Racism: A Strong Factor in High Rate of Preterm Births in Black Women

Posted by Sidney, 18 Mar

Black women in the U.S. are over 50% more likely to give birth to preterm babies than white women. These premature birth statistics suggest an alarming racial disparity in preterm birth rates between Black and white women. Documented for over a century, what is the explanation for this gap?

Explaining Black/White Gap in Premature Births

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Teaming up with other experts in the medical field, Dr. Paula Braveman ( director of the Center on Social Disparities in Health, University of California-San Francisco) examined 24 assumed causes of premature births.

1. Genetic factors

Genetic differences contribute to the risk of preterm birth. However, surprisingly differences in genetics could not account for that alarming disparity between the two groups from the evidence gathered.

Susceptibility to preterm births can be inherited. But much as maternal influences in predicting gestational length seems more substantial, the father's gestational age also plays a part. If other factors like the environment and age of the father during conception can alter the genetic composition, then the effect of genetic factors on the racial disparity would indeed be minimal.

A mother’s socioeconomic factors

Researchers found that a mother's income, education, and health only account for 38% of the racial disparity in preterm births. However, some argued that these factors could be rooted in racism. For instance, when discriminatory barriers inhibit a Black woman's access to better health care, jobs, or education.

Racism-related stress

Its clear in Neuroscience that a chronic (long-term) stressor is more detrimental to health than an acute (short-term) stressor. Chronic stress leads to inflammation and immune system dysfunction. These two can cause premature births.

When the team asked Black women about their racism experiences, they didn't give accounts of racism by medics during pregnancy. Instead, they talked about their life experiences as far back as childhood.

Most of the research on the effects of racial discrimination on pregnancy only looks at the impact during the pregnancy. Very few incorporate how lifetime experiences of racism can account for complications during pregnancy.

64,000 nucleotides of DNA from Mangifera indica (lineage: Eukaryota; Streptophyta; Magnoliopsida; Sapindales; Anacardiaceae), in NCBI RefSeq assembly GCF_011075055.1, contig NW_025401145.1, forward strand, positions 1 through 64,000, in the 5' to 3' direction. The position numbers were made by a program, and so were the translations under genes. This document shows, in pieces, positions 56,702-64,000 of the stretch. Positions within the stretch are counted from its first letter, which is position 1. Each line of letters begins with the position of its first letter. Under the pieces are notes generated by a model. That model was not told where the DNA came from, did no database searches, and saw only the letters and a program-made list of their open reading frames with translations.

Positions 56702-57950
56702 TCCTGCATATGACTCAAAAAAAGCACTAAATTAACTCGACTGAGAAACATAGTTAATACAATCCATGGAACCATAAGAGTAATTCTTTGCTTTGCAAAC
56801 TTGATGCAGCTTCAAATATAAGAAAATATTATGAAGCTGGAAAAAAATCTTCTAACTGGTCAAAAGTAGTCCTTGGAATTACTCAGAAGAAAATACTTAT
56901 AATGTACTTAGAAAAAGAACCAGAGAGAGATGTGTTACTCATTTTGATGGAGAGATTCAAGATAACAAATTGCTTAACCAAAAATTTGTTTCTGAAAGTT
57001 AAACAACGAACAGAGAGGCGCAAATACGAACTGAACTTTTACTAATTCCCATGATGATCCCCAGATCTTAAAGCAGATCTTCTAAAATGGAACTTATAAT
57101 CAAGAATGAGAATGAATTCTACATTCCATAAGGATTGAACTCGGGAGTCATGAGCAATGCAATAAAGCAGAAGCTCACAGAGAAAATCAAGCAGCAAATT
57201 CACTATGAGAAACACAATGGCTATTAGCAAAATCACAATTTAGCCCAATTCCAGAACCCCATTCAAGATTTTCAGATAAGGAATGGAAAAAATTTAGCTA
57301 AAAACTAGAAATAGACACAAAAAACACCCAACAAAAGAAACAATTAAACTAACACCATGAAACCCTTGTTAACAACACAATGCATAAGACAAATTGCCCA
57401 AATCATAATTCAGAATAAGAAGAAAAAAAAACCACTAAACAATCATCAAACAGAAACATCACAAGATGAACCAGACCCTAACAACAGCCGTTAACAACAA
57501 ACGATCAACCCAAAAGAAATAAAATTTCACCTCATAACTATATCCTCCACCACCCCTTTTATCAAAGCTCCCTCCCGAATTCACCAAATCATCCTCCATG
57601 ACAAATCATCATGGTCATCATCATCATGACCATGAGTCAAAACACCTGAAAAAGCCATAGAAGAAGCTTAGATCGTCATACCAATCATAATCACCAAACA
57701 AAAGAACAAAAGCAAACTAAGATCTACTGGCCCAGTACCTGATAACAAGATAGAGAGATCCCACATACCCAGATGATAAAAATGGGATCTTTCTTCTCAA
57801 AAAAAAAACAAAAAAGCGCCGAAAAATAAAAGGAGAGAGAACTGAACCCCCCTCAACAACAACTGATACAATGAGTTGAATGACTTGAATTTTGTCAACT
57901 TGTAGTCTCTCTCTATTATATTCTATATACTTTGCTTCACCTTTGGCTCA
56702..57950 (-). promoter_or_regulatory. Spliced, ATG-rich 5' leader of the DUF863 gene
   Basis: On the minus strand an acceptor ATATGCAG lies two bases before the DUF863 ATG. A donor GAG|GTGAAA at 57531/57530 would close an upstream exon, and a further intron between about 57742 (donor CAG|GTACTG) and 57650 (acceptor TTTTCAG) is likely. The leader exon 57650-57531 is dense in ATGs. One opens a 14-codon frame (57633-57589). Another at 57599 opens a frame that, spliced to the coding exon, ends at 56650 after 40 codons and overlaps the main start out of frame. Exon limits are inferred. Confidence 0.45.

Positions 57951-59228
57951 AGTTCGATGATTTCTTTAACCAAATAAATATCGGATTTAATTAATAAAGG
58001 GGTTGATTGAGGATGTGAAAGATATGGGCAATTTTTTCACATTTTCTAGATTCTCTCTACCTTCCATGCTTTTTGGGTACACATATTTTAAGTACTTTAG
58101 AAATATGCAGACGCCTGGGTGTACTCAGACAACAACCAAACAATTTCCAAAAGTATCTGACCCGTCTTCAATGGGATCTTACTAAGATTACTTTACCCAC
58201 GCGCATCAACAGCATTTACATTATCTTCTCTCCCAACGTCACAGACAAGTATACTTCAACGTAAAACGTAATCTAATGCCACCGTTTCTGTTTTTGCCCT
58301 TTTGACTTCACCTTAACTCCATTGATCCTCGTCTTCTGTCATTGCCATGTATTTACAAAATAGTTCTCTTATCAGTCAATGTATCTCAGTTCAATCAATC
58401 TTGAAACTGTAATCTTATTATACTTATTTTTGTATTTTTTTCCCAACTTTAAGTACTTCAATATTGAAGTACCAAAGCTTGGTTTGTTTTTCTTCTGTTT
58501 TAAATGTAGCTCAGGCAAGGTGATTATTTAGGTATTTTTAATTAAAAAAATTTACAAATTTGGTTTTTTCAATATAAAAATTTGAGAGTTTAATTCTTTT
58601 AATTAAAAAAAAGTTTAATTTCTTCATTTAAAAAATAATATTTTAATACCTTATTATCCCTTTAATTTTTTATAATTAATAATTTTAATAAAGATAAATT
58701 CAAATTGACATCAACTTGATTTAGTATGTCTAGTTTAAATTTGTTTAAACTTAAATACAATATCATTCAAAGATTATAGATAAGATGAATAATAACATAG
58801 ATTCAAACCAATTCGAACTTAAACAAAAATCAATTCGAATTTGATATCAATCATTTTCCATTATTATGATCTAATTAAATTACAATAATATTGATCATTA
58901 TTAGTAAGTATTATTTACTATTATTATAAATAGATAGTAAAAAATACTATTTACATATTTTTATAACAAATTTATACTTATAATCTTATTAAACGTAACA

Stressful experiences black women face throughout their lives can have a powerful impact on the body. The stress can be related to interpersonal interactions like getting passed over for a promotion, being called racist labels, and institutional discrimination.

So developing evidence points to racism-related stress as the main contributor to the disparity in the black/white premature birth statistics.

The racial composition of a mother's neighborhood

When looking at a mother's neighborhood's racial and ethnic composition, the researchers classified each neighborhood in terms of the proportion of Latino, non-Hispanic Black, and non-Hispanic white residents.

According to research that focused on single babies born to more than 477,000 black and white women in Texas between 2009 and 2011, the racial composition of a mother's neighborhood influences the risk of preterm birth:

- It was concluded that despite the ethnic and racial composition of where the mother's residence was, the odds of preterm deaths in black women were higher than in white women.

- Black/white preterm death disparities are highest in neighborhoods with higher concentrations of white residents and lowest where the concentration of white residents is low.

Conclusion:

When all other things are equal (age, marital status, prenatal care, education, and neighborhood poverty level), black women face a higher risk of premature births. Black women are significantly more affected by racial disparity regardless of their neighborhood's income status and lack of racial diversity.

After examining several assumed causes of premature births, the best explanation for the racial disparities in preterm birth rates is racism. However, the other factors don't solely explain the Black/white differences in preterm birth rates. For example, all mothers can be affected by low-income or high-poverty neighborhoods. But black women are impacted more severely.

All we need is to have racially inclusive policies that can improve the livelihoods of all mothers, especially black women living in non-white neighborhoods, by addressing factors that contribute to the overall health of a mother.

P.S. Read comprehensive research here.

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